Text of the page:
Shallal Extols Benefits of Not Being a Politician

Barrington M. Salmon | 1/29/2014, 3 p.m.
Race. Gentrification. Economic inequities. Failing schools. Cronyism. An absence of leadership. These are some of the issues D.C. mayoral candidate ...
Andy Shallal (second from right) and Danny Glover (second from left) at a recent town hall meeting in Southeast D.C. (Courtesy of Kea Taylor, Andy Shallal for Mayor)

Yet, as Gray Campaign Chairman Chuck Thies sees it, Gray, 71, will carry the day. Thies, 47, declined to comment on specific candidates but offered his assessment of the race.

“Every candidate except the mayor is a longshot,” he asserted. “It depends on who you talk to but people want the candidates to focus on issues and explain their vision for the next four years, but unfortunately, most of the candidates want to smear the mayor. They have collectively spent $1.5 million and they’re polling in the single digits.”

“If I had been running a campaign and spending hundreds of thousands of dollars. I would have to look in the mirror and say I need to do something different. If you talk about the issues, you’ll see that Vincent Gray is doing a great job. All they do is sling mud and hope that will result in chaos and that someone will emerge from that chaos. But the voters are smarter than that.”

Noted child psychiatrist and author Dr. Frances Cress Welsing said she was struck by Shallal’s honesty about race and confronting it. She said she was so surprised and decided on the spot that she would vote for him.

“He spoke about his interest in dealing with racism,” said Welsing, 78, who has lived in the District for 43 years. “None of the other candidates are willing to deal with race. My focus as a psychiatrist has been on the critical importance of racism in dealing with our problems as black people. Early in his tenure, Attorney General Eric Holder asked if we’re a nation of cowards. Our nation’s afraid to deal with this issue.”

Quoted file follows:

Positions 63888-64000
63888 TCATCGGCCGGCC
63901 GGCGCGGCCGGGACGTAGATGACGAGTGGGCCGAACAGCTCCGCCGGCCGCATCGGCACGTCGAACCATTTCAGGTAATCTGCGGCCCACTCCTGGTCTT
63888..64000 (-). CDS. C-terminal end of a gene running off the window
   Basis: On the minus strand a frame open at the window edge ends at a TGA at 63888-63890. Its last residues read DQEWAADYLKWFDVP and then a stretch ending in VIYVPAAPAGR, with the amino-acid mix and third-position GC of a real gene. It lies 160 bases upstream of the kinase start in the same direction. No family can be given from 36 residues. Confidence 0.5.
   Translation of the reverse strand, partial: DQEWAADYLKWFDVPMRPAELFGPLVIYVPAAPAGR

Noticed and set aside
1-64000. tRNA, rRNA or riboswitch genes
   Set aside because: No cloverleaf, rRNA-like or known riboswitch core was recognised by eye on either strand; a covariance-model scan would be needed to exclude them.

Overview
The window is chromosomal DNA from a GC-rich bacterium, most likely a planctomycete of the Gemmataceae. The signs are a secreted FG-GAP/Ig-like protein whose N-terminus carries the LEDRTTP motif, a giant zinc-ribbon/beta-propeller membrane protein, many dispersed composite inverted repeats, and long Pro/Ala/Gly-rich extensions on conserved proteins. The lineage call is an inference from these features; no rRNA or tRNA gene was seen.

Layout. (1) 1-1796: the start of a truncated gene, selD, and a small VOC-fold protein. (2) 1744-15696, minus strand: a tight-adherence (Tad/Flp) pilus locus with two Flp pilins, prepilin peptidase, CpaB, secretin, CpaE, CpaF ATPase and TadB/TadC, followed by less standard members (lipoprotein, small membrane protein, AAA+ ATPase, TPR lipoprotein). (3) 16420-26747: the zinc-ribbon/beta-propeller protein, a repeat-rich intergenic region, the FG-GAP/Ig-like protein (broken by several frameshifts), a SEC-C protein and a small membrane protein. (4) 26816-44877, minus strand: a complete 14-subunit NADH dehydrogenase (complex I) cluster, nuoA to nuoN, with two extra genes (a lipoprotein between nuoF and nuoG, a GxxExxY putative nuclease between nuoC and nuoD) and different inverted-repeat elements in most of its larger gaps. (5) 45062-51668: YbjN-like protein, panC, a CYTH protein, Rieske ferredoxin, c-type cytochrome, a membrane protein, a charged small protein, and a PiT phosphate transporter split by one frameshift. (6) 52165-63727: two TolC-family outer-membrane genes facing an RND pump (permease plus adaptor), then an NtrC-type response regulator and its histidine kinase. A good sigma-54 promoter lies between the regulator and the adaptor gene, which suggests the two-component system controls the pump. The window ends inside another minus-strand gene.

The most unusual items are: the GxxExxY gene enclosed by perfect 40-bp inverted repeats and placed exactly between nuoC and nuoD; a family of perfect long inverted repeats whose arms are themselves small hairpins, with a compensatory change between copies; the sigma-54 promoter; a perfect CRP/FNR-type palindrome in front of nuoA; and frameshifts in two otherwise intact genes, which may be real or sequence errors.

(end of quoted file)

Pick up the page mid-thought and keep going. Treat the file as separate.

Gray, Welsing said, has overseen an accelerated increase in gentrification that has proved to have had deeply destructive consequences for the city’s black, middle class and low-income residents.

“Gentrification is racism. They are moving blacks out of the city and moving white people in,” Welsing said. “It’s no different from South Africa. Andy Shallal has had the courage to state his interest in this problem and put it on the table.”

Shallal followed his father into the restaurant business when he worked and then later managed his father’s carry-out in Annadale, Va. He opened several restaurants, including Skewers, Café Luna and Mimi’s American Bistro. He opened Busboys and Poets in 2005, naming it in honor of Langston Hughes, who worked as a busboy at the Wardman Park Hotel as he emerged as a poet.

“I don’t speak Council-ese. I bring substance. I’m very knowledgeable about the city and how it runs,” said Shallal. “I sat down with (former Mayor) Anthony Williams for a couple of hours. I also sat with (Council member) Marion Barry, different council members and I’ve had contact with many, many activists, ANCs and the community.”

“I’ve talked to people inside and out of the system and of course, ordinary people. We’re a city rich with resources and poor with vision. With the tax debacle (of homeowners losing their homes because they owed property taxes), if the focus was about people, it would never happen. Someone would have pulled the alarm. Habits and culture starts at the top.”